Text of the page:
North shore fees not driving improvements: LNP
Investing millions of dollars raised by state visitor permits to Noosa North Shore and Cooloola's green escapes into upgrading facilities has become a key election promise of LNP Noosa candidate James Blevin.
Mr Blevin has returned from a tour of the north shore camping and recreation areas claiming a state Labor promise to enhance the Cooloola Recreation Area Plan remains on the scrap heap 10 years after it was first touted.
Mr Blevin said that showed Labor couldn't be trusted to create new jobs or keep their promises.
"Ten years ago this announcement was made by the then Minister for Environment Kate Jones and it remains undelivered," Mr Blevin said.
"Labor promised several projects including road upgrades, better signage, waste facilities and new amenities but haven't delivered.
"I've been to Noosa North Shore recently to evaluate the promises and the work is yet to be completed," he said.
Mr Blevin said on top of the $8 ferry fee to cross the Noosa River all visitors paid a $13.40 fee for a daily Cooloola vehicle access permit.
He was unable to obtain revenue park-level data for Great Sandy and Cooloola, but a media report in 2014 said the area generated more than $10 million in revenue.
"Labor promised funds raised by the fees would be ploughed back into improving visitor facilities and services but clearly this has not happened," Mr Blevin said.
"I am fighting for greater police and ranger presence, better rubbish facilities, improved roads, more amenities and more eco-tourism jobs.
"The signage demarcating the 2.5 km vehicle-free stretch of beach between the first and third cutting is obvious but locals tell me drivers often ignore it and that other road rules are often broken with impunity because of an inadequate police presence."
Mr Blevin said he would continue to engage with Noosa North Shore residents, business people and the community to create an effective Noosa North Shore management and infrastructure plan that could be implemented after the election.
"Noosa deserves better and the visitors who pay their own way to enjoy our naturally beautiful region do too," he said.
Environment Minister Leeanne Enoch has returned political fire on the LNP's record while in government.
"Mr Blevin's dubious walk down memory lane conveniently skips over the LNP's disastrous three years of inaction and vandalism on the environment, including cuts that lead to more than 60 fewer frontline rangers," Ms Enoch said.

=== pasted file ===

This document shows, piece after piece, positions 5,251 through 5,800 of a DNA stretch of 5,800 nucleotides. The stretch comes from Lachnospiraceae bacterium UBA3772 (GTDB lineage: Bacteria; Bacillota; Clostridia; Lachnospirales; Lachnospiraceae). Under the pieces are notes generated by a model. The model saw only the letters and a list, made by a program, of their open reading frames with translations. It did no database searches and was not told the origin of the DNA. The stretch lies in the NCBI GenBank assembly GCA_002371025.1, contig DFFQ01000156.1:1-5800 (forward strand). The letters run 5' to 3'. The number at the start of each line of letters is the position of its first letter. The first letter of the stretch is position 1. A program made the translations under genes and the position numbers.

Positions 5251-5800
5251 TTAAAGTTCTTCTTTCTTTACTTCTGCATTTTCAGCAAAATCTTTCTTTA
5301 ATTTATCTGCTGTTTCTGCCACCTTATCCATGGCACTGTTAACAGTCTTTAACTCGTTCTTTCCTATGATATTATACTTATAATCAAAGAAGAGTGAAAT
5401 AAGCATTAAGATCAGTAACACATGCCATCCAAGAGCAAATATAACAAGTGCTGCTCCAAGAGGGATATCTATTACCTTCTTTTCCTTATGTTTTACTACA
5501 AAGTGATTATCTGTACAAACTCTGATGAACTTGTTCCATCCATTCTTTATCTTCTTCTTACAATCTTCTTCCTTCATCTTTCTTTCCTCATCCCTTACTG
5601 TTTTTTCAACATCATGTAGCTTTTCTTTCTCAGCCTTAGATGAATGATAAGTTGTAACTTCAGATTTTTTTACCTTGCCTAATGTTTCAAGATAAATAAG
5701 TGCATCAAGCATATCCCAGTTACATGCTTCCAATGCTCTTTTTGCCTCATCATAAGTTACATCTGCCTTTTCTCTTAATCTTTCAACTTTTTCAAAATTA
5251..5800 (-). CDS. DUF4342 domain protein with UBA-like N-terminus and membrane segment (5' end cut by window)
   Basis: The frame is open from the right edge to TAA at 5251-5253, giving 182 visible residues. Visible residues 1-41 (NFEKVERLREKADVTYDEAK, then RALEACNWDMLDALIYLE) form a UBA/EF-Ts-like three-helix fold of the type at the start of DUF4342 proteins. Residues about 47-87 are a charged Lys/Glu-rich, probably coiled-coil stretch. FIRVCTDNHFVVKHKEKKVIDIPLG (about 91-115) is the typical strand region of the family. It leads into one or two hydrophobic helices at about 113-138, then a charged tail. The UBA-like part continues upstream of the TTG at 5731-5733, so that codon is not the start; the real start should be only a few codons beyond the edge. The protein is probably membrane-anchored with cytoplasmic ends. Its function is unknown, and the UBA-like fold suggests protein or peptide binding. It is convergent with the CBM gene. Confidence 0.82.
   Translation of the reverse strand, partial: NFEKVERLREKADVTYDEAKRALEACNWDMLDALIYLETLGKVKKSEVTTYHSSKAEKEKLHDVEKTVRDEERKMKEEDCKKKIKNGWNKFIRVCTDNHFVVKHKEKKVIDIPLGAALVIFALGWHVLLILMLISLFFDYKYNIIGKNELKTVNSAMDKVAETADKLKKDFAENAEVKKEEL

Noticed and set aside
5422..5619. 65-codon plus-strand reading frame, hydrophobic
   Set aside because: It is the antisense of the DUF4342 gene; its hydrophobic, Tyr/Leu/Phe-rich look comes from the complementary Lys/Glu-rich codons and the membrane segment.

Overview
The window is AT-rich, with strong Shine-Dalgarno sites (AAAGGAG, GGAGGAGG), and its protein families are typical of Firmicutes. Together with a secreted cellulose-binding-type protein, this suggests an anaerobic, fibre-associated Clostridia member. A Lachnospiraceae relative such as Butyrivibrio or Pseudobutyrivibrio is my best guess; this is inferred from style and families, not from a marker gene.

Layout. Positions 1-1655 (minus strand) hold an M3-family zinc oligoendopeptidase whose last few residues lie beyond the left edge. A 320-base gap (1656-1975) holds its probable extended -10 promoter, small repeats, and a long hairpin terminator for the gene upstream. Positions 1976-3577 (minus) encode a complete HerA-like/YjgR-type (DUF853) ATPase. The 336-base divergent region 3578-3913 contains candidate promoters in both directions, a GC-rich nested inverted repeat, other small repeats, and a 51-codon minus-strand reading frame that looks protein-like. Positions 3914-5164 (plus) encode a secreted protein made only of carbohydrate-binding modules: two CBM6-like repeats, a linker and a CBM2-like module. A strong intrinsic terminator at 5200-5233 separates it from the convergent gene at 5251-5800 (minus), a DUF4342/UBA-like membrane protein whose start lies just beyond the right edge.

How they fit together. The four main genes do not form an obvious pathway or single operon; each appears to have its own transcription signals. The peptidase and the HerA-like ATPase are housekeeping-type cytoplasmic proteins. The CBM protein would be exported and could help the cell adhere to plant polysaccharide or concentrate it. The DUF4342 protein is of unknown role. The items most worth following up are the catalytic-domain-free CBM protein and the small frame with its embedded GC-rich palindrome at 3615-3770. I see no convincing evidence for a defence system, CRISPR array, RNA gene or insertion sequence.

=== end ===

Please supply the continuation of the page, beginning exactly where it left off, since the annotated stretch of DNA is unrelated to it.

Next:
"The Palaszczuk Government has invested more than $2 million in the Cooloola Recreation Area including delivery of a new Dump Ezy portable toilet waste management facility and new upgraded visitor facilities at Freshwater and Noosa North Shore," the minister said.
"Access points such as Noosa North Shore's third cutting, and the Leisha track at Double Island Point, have also been improved with the installation of pallets to harden access surfaces.
"The Palaszczuk Government has invested more than $53 million into improving Queensland's most popular parks and forests because we understand the thriving balance, and that conservation and job creation go hand-in-hand," Ms Enoch said.
Epic Ocean Adventures operator Tyron van Santen has worked in the Noosa North Shore and Cooloola areas for the past 10 years and has seen an upsurge in the number of people using the area.
Mr van Santen said he did not want to get into the politics of the area's funding levels, but thought the biggest issue was ensuring the sustainability of the area.
"It's the numbers," he said.
"What's happened with the increase in the popularity of the place, it's those summer times, and the long weekends when people just want to get out and go up to north shore and Double Island Point … it's just overused.
"You can really see it on the Double Island side of the camping, the sand dunes look like Swiss cheese because of how many four wheel drive tracks are going up along there," Mr van Santen said.
He said while it would be good to know the break down of what the fees raised there were spent on, the addition of too many facilities there would result in Cooloola losing it's national park characteristics.
"I think the challenge there is for them to start capping things a little, just to get control of it," he said.
Mr van Santen said he saw a ranger presence up there and the maintenance costs to their vehicles working in the harsh environment as well as upkeep of signs would all add up.
Environment Minister Leeanne Enoch's office has been contacted for comment.